Enter the Luminarium!
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Photos by Andre Gagne
I’ve been ushered into sacred temples in Asia with less indoctrination. After removing my shoes, I was given instructions on how to best enjoy the Katena Luminarium at the Ottawa Children’s Festival – a sprawling inflated maze of interlinked dodecahedral domes that resembles a technicolour jelly pineapple on the outside – and then entered through an airlock. I was immediately immersed in a surreal world of neon tunnels and new-age music, as if I’d been abducted by a race of alien hippies and carried away in their spaceship. The glowing neon effect is achieved by allowing natural light to enter through coloured panels stitched seamlessly into the PVC skin.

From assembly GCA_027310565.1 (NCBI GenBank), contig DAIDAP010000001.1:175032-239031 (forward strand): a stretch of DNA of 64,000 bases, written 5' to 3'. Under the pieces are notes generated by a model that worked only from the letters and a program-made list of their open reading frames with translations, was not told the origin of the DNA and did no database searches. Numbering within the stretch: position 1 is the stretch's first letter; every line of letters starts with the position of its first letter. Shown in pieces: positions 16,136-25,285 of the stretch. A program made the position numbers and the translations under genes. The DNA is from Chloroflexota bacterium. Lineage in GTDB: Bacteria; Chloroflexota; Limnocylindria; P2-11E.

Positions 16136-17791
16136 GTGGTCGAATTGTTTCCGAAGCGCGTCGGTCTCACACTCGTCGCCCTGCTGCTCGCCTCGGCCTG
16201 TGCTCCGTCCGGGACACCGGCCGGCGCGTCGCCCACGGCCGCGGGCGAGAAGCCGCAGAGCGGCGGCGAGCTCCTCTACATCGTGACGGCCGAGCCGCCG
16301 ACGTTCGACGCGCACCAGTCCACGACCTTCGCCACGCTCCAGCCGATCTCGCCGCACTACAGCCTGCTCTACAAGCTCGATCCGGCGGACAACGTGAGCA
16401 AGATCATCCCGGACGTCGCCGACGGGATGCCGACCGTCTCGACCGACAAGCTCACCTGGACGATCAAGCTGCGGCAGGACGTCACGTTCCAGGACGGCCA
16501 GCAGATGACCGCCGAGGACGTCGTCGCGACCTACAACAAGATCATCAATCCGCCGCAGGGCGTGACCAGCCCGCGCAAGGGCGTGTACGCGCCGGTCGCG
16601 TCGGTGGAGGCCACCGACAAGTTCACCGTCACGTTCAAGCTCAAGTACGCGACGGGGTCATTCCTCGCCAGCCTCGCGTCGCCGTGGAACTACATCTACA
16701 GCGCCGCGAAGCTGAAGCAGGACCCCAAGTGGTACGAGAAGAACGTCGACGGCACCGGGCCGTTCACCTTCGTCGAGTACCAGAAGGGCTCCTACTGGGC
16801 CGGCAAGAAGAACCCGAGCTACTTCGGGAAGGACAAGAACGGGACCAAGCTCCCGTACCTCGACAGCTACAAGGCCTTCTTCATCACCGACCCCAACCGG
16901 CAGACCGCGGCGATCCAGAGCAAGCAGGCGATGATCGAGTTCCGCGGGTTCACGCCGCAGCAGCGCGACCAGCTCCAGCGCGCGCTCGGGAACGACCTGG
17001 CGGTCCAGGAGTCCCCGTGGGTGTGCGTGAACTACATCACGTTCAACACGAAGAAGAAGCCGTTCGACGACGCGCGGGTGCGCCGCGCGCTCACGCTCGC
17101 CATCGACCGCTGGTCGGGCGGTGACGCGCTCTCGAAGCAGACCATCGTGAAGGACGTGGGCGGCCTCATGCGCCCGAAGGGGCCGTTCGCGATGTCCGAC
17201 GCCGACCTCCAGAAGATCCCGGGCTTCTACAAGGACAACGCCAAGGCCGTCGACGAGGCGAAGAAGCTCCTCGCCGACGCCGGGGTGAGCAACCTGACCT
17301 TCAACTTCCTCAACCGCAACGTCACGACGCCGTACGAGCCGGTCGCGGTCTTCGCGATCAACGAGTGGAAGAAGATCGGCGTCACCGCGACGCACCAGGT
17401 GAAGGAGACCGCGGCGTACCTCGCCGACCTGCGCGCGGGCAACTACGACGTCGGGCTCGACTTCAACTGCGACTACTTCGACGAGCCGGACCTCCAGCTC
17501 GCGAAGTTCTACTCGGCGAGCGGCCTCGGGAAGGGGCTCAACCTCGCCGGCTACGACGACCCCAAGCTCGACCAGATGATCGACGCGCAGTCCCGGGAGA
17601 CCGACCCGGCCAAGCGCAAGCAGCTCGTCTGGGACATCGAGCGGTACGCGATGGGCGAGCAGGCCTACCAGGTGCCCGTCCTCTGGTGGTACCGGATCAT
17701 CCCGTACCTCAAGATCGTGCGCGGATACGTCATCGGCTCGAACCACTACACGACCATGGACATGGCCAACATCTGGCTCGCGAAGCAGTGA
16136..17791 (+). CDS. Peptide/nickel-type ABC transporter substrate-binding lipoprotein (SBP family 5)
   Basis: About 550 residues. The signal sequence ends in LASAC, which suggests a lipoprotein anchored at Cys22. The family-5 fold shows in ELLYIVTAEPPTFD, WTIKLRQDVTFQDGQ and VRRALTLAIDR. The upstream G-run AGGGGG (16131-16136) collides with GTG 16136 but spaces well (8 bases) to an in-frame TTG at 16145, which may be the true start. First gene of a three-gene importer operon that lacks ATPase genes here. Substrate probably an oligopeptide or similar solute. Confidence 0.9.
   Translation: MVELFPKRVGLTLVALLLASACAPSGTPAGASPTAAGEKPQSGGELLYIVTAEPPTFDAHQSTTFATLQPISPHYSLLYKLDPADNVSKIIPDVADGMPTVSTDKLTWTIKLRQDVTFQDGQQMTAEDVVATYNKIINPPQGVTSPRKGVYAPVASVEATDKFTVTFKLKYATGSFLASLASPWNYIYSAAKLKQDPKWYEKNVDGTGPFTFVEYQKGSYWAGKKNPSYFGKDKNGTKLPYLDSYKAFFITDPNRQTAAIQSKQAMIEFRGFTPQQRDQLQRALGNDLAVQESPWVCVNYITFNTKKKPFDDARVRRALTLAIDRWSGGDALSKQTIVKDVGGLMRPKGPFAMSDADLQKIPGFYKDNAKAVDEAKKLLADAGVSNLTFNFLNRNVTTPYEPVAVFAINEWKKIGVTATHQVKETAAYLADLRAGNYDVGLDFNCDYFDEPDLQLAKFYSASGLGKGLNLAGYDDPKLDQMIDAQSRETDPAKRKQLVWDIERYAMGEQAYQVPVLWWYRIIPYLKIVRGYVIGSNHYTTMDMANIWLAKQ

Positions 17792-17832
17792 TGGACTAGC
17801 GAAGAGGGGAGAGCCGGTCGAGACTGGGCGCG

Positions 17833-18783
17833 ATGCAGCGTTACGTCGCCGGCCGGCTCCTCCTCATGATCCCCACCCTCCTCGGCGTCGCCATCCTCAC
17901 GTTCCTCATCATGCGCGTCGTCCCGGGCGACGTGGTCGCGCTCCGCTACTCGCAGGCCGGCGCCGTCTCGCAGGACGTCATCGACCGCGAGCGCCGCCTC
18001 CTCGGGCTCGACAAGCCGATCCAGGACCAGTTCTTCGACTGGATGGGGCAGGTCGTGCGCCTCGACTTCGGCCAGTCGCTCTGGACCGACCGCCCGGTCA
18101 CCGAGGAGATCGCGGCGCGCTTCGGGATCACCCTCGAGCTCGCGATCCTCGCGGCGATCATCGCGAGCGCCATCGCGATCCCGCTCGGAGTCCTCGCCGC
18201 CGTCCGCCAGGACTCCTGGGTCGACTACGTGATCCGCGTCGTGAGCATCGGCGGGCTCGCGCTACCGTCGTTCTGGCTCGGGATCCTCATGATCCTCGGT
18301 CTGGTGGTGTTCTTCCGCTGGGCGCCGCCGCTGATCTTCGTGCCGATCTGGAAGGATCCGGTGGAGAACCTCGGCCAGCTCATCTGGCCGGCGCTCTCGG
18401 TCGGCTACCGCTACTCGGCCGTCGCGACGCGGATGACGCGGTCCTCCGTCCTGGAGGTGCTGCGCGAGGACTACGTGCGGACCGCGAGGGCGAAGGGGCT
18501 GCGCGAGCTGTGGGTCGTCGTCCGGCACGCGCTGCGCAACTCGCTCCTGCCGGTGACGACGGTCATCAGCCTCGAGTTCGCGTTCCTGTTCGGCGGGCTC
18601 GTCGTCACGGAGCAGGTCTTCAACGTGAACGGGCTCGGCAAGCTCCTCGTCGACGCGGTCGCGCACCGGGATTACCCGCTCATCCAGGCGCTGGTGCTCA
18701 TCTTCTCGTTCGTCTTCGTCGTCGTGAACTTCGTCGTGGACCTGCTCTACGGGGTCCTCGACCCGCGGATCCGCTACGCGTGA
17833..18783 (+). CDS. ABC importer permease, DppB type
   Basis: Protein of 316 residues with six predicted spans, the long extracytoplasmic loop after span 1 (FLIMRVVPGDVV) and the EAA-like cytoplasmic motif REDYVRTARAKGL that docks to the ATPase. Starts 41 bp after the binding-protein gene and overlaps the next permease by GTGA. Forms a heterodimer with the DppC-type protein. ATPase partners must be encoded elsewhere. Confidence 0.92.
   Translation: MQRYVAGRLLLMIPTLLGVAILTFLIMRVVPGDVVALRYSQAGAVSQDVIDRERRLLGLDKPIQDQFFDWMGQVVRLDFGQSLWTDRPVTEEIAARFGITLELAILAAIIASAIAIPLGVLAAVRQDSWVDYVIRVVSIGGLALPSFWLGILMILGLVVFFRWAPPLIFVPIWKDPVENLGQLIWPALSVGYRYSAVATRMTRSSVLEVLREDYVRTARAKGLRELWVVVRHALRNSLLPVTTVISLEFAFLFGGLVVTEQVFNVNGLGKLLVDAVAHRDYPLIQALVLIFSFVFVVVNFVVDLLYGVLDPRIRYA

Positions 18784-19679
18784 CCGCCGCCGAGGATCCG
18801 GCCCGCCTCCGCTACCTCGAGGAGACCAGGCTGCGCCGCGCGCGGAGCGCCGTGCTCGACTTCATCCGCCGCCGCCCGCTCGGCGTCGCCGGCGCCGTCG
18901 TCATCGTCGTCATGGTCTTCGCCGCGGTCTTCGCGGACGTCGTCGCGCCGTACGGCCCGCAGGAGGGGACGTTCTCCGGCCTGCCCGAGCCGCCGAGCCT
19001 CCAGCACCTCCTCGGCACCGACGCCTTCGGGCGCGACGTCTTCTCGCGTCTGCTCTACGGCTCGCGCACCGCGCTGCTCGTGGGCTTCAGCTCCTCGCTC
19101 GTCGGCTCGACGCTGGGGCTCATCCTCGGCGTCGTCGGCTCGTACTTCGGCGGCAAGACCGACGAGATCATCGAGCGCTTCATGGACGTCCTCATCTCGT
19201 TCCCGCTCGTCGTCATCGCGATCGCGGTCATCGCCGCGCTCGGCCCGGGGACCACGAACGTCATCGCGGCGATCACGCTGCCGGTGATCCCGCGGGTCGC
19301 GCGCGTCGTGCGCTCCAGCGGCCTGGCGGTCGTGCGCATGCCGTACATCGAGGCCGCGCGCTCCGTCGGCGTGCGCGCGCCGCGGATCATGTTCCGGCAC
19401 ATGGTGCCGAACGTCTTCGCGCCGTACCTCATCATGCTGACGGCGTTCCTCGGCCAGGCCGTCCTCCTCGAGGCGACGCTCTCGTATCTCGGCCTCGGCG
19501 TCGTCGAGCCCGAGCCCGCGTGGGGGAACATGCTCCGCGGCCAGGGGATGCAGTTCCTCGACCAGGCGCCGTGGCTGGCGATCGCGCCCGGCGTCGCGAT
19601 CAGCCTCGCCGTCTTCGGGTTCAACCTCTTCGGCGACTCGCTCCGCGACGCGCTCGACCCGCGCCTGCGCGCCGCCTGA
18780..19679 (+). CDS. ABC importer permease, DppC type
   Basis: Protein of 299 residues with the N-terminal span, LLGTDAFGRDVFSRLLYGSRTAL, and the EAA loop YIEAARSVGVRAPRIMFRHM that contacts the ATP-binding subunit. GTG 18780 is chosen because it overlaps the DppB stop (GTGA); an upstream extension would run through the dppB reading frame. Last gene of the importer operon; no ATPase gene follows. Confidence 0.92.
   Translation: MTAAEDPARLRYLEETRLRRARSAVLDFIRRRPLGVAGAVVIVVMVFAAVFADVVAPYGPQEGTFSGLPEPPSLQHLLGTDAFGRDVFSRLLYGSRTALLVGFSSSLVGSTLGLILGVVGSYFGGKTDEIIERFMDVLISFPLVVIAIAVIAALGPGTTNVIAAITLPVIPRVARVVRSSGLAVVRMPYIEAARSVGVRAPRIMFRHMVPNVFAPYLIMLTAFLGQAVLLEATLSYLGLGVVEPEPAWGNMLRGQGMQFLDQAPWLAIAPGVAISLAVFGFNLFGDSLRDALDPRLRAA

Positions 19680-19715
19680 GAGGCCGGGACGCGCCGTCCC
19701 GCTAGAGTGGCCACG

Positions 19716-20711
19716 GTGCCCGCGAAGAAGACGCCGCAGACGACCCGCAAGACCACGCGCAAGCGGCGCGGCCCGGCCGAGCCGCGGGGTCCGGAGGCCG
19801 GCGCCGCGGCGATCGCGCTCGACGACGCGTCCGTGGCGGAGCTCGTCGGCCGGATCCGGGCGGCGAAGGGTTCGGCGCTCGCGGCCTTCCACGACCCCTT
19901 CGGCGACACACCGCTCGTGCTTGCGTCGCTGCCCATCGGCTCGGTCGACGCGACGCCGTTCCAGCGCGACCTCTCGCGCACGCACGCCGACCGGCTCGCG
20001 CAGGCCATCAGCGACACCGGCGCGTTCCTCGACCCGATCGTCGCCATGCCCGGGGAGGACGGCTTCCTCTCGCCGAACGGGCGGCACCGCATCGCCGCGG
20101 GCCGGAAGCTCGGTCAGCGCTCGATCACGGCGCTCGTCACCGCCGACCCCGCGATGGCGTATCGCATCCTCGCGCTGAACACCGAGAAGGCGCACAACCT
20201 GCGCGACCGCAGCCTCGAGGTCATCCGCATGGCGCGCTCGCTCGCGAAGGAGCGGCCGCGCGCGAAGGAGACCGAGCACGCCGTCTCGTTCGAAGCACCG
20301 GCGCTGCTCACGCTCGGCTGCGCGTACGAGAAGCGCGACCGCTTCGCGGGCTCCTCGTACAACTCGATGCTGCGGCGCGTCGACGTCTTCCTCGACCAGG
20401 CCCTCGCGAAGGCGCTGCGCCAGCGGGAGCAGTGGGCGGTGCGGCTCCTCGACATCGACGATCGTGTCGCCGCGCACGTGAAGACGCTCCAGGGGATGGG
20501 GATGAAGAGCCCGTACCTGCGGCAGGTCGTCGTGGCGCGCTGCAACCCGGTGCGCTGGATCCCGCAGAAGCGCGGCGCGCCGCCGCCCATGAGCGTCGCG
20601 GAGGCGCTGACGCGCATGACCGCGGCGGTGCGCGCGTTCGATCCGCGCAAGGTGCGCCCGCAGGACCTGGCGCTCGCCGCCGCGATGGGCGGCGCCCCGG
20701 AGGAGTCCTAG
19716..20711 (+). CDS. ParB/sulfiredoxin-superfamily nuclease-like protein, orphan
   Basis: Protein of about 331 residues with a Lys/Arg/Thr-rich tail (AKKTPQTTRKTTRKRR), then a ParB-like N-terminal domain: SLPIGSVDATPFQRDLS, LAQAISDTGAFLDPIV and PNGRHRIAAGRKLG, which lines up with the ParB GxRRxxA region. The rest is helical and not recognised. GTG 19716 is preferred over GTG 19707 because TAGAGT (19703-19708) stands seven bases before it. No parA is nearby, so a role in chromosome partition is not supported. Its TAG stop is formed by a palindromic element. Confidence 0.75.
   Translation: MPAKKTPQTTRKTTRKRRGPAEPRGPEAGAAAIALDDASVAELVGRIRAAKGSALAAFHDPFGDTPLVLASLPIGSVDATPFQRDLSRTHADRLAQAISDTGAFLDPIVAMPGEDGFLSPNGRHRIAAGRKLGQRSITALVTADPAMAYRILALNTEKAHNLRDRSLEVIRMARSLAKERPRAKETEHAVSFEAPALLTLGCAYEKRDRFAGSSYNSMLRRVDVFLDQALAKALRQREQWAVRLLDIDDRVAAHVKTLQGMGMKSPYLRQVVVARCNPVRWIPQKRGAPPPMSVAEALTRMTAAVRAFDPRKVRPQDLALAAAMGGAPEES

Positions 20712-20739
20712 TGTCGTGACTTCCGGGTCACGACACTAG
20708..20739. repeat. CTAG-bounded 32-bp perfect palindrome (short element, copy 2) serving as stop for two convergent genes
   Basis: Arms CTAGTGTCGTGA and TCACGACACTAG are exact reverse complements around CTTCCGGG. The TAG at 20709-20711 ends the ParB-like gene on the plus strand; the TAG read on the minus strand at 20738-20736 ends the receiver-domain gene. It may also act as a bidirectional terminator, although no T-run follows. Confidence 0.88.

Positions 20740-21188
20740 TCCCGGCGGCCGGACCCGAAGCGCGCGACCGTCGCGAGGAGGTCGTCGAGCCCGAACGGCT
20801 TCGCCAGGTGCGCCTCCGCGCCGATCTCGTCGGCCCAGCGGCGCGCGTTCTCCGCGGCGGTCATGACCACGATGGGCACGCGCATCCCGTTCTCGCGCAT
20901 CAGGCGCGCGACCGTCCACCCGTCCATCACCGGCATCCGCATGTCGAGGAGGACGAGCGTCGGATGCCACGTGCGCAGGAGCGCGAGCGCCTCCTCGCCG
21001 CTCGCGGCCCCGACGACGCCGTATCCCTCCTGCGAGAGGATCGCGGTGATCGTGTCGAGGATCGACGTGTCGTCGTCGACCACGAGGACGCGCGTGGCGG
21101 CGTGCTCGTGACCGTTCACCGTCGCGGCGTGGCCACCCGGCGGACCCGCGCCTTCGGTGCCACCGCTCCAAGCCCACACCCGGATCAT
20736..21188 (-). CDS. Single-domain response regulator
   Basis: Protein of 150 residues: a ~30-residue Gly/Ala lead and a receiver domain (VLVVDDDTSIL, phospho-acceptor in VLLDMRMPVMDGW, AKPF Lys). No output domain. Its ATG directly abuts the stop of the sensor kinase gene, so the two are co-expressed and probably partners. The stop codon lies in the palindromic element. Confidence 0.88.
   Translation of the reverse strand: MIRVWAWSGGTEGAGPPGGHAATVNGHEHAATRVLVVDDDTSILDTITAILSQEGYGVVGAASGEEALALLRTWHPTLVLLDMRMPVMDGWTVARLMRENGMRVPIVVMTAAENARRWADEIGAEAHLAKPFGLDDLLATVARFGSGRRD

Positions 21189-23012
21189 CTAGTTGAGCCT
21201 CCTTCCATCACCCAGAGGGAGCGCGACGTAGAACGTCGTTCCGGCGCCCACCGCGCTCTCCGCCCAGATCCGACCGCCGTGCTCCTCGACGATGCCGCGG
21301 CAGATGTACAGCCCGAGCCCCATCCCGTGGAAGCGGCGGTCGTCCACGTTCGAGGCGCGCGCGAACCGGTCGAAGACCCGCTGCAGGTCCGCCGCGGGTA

After navigating the a series of branching conduits, I emerged into the largest of the main domes lit with hundreds of luminous triangles. Staff positioned around the Luminarium informed me that the architecture was inspired by Hindu temples. Indeed, the intention is to offer a calming, meditational and contemplative space. It worked, soothed my frazzled nerves after a hectic morning of appointments and preschooler shenanigans.
That is, until the serenity was abruptly brought to a close.
Expecting children to conduct themselves with serene decorum was to my mind a little absurd. When the next wave of visitors were permitted into the Luminarium, they did what you would expect of kids when confronted by a Teletubbie wonderland – they squealed and ran and bounced around, much to the consternation of the staff. More than once I was told not to take photos of the children behaving, well, like children.
That said, people of all ages will adore this attraction. It was certainly one of the highlights of my visit to the Ottawa Children’s Festival (Of course it would, I’m a slightly serious adult). Here’s to hoping the staff accept those things they cannot change and let everyone experience the Luminarium in their own way.
Check out Martin's 360 picture of the Luminarium here: https://kuula.co/post/7lmv5